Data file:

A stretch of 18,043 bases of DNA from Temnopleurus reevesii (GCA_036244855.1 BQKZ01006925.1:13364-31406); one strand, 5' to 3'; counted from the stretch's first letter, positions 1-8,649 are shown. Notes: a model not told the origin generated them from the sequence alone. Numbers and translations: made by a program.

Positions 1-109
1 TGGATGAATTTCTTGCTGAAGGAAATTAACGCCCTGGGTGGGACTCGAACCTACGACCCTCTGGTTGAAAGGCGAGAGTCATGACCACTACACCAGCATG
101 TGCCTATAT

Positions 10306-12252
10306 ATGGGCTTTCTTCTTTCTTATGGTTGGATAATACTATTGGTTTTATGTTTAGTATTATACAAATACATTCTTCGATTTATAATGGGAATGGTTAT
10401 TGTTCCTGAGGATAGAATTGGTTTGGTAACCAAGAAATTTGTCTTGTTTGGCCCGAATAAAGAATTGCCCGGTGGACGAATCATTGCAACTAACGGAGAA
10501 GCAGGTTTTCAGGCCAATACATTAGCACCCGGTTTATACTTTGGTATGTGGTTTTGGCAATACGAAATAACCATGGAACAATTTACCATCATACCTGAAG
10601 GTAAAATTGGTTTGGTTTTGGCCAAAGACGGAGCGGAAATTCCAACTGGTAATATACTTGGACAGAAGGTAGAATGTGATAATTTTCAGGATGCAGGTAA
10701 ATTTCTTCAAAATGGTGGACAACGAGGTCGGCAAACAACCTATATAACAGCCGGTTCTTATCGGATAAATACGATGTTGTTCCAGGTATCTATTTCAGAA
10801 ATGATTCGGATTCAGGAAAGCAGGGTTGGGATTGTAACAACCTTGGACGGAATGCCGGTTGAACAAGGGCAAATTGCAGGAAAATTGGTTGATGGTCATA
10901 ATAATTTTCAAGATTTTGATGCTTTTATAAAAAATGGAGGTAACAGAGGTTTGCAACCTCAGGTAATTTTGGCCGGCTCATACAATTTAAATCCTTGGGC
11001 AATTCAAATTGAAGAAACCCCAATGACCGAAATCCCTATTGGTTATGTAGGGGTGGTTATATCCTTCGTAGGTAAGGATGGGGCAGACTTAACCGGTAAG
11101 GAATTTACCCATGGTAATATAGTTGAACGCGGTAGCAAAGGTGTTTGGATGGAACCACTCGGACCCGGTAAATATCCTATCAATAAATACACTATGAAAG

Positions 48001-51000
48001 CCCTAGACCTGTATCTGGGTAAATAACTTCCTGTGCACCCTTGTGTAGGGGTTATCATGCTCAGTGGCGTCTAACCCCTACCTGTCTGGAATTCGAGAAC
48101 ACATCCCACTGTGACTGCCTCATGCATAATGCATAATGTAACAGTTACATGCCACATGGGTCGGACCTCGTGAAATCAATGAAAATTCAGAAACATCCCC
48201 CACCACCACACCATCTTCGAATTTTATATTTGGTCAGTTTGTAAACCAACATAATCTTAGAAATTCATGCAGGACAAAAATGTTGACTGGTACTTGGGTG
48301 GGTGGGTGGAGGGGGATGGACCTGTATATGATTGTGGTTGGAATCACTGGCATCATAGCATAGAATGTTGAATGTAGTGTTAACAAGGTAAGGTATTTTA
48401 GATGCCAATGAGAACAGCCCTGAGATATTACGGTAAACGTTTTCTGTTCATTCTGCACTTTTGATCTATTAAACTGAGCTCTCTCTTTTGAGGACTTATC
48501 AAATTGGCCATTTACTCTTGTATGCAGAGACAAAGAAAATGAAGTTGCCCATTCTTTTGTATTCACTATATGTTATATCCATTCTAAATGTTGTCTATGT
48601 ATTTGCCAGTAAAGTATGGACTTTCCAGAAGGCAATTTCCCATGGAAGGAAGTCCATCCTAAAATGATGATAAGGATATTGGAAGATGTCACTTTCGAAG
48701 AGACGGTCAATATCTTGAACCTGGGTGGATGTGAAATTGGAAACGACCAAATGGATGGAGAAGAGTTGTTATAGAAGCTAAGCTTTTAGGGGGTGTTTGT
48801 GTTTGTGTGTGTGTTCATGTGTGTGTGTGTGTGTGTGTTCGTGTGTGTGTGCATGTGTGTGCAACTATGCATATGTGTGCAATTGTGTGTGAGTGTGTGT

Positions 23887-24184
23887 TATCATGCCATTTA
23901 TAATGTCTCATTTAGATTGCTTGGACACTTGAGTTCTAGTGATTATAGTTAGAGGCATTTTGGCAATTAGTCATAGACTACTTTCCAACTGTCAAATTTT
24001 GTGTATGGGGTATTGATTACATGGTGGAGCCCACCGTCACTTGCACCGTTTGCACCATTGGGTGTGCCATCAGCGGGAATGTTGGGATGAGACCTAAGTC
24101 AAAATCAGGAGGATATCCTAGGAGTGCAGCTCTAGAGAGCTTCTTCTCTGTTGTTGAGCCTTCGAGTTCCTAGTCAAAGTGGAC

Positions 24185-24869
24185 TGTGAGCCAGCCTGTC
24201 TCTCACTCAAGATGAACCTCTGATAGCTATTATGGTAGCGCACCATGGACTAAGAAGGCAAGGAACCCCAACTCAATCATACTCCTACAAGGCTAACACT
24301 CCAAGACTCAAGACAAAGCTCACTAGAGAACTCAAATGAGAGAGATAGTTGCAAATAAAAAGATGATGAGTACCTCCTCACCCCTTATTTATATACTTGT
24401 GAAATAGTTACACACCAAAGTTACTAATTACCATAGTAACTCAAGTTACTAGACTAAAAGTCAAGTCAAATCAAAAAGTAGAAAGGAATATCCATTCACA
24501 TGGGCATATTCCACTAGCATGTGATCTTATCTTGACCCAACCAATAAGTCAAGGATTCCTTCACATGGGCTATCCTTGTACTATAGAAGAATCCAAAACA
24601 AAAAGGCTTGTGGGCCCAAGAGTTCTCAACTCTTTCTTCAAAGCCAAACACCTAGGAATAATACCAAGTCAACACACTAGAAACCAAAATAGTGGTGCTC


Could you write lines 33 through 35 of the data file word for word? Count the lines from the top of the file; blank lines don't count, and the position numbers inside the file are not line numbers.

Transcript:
24301 CCAAGACTCAAGACAAAGCTCACTAGAGAACTCAAATGAGAGAGATAGTTGCAAATAAAAAGATGATGAGTACCTCCTCACCCCTTATTTATATACTTGT
24401 GAAATAGTTACACACCAAAGTTACTAATTACCATAGTAACTCAAGTTACTAGACTAAAAGTCAAGTCAAATCAAAAAGTAGAAAGGAATATCCATTCACA
24501 TGGGCATATTCCACTAGCATGTGATCTTATCTTGACCCAACCAATAAGTCAAGGATTCCTTCACATGGGCTATCCTTGTACTATAGAAGAATCCAAAACA